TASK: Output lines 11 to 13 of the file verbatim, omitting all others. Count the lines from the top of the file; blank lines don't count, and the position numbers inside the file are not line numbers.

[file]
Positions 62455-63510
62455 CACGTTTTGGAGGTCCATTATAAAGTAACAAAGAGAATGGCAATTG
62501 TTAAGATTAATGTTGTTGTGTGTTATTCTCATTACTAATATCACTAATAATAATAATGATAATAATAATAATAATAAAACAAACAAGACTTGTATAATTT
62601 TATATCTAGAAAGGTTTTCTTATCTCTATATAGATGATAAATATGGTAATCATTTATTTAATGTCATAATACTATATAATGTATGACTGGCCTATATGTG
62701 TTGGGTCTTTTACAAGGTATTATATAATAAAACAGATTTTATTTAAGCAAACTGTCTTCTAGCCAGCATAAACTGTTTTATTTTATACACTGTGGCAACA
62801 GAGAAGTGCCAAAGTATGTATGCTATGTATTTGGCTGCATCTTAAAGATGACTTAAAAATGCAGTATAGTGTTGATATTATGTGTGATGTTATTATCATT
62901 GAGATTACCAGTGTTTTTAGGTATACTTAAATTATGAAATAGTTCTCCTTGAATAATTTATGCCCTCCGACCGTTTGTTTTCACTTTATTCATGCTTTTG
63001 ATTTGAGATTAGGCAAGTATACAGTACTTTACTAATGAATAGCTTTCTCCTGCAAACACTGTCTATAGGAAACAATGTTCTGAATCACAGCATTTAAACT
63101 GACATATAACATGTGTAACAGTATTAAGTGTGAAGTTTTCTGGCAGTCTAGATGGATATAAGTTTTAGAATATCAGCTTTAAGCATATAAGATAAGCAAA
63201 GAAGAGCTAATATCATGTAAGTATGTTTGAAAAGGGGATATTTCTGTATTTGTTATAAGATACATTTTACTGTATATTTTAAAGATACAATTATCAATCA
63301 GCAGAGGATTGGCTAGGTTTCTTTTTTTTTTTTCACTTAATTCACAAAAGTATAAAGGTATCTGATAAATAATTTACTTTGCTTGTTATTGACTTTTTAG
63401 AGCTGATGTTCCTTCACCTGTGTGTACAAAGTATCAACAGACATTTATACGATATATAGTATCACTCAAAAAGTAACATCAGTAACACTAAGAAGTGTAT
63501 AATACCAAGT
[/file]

63301 GCAGAGGATTGGCTAGGTTTCTTTTTTTTTTTTCACTTAATTCACAAAAGTATAAAGGTATCTGATAAATAATTTACTTTGCTTGTTATTGACTTTTTAG
63401 AGCTGATGTTCCTTCACCTGTGTGTACAAAGTATCAACAGACATTTATACGATATATAGTATCACTCAAAAAGTAACATCAGTAACACTAAGAAGTGTAT
63501 AATACCAAGT